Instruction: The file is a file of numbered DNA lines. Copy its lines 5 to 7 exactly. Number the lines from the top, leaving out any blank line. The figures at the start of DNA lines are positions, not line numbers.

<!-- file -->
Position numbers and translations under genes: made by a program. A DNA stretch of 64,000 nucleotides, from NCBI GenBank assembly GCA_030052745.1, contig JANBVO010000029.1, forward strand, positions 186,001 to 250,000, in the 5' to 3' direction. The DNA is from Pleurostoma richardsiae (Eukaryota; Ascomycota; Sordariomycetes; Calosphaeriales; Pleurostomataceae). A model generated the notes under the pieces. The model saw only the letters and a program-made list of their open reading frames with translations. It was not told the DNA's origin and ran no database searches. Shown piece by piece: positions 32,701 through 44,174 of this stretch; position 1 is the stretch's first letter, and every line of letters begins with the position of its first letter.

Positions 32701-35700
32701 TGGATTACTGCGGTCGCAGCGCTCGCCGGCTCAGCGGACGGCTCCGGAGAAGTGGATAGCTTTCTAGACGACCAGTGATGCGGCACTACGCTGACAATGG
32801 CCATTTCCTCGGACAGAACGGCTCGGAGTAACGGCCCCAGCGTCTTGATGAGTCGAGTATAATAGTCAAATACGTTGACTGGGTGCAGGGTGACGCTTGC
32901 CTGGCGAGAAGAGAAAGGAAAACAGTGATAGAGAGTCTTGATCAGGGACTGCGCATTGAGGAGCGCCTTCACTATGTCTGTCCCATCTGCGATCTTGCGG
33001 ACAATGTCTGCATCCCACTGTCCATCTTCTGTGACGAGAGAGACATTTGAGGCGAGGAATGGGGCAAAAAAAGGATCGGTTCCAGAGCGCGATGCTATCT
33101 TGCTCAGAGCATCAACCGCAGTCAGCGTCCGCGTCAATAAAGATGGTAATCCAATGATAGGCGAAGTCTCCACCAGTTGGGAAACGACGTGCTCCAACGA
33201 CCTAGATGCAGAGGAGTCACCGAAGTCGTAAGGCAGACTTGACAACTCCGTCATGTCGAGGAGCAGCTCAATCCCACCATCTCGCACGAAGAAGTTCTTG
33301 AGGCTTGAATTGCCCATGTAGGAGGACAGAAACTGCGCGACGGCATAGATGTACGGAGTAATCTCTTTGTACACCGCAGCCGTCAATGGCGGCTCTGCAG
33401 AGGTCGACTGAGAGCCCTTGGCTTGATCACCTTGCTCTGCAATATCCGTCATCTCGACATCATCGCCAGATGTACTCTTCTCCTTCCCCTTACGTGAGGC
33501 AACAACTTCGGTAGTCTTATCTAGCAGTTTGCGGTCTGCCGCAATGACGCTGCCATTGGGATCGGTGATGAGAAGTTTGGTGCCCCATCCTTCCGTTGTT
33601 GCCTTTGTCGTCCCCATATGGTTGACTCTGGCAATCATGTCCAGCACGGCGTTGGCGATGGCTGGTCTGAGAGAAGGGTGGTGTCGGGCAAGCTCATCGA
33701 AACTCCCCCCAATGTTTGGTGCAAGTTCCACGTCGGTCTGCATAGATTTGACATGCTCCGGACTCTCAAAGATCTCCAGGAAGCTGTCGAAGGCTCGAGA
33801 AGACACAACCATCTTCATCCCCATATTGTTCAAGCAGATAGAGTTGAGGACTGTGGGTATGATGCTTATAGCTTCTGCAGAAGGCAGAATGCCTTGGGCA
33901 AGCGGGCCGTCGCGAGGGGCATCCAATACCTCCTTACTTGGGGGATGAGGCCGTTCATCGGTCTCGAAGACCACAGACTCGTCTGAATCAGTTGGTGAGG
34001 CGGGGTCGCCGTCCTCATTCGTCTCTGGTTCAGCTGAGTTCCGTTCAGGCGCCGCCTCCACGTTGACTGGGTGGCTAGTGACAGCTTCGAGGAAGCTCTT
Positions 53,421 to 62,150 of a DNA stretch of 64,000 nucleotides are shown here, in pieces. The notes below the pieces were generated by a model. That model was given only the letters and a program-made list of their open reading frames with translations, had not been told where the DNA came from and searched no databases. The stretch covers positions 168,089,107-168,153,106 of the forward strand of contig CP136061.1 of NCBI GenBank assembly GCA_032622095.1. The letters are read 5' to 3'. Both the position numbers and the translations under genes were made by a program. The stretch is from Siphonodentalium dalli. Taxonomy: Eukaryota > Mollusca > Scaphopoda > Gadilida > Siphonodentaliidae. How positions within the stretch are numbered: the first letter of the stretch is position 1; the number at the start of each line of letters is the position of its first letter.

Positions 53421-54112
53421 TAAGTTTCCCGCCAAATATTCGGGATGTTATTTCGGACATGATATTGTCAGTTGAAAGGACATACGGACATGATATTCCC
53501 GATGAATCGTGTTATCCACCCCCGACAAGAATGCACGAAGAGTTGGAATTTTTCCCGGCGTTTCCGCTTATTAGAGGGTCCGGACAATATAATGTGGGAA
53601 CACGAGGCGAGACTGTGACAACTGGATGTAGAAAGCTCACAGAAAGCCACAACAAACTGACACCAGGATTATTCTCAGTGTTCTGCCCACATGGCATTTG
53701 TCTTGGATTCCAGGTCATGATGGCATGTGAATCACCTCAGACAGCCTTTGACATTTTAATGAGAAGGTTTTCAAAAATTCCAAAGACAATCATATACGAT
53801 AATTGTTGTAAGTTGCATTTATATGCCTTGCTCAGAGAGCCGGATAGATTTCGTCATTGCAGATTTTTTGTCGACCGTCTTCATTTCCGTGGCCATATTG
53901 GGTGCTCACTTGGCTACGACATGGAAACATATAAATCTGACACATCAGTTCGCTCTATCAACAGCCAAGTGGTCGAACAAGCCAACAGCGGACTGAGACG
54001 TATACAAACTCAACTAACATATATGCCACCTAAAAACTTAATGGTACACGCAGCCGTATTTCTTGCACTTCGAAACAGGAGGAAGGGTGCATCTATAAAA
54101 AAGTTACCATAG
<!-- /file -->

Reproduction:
32901 CTGGCGAGAAGAGAAAGGAAAACAGTGATAGAGAGTCTTGATCAGGGACTGCGCATTGAGGAGCGCCTTCACTATGTCTGTCCCATCTGCGATCTTGCGG
33001 ACAATGTCTGCATCCCACTGTCCATCTTCTGTGACGAGAGAGACATTTGAGGCGAGGAATGGGGCAAAAAAAGGATCGGTTCCAGAGCGCGATGCTATCT
33101 TGCTCAGAGCATCAACCGCAGTCAGCGTCCGCGTCAATAAAGATGGTAATCCAATGATAGGCGAAGTCTCCACCAGTTGGGAAACGACGTGCTCCAACGA